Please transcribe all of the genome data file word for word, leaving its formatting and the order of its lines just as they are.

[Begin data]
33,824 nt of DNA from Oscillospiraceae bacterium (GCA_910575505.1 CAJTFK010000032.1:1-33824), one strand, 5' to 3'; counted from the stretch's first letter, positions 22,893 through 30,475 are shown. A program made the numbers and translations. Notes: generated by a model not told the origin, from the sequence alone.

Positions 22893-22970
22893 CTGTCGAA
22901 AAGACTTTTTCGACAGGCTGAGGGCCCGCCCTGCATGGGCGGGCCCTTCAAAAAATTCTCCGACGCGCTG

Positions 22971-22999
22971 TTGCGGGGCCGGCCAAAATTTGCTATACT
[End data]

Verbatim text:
33,824 nt of DNA from Oscillospiraceae bacterium (GCA_910575505.1 CAJTFK010000032.1:1-33824), one strand, 5' to 3'; counted from the stretch's first letter, positions 22,893 through 30,475 are shown. A program made the numbers and translations. Notes: generated by a model not told the origin, from the sequence alone.

Positions 22893-22970
22893 CTGTCGAA
22901 AAGACTTTTTCGACAGGCTGAGGGCCCGCCCTGCATGGGCGGGCCCTTCAAAAAATTCTCCGACGCGCTG

Positions 22971-22999
22971 TTGCGGGGCCGGCCAAAATTTGCTATACT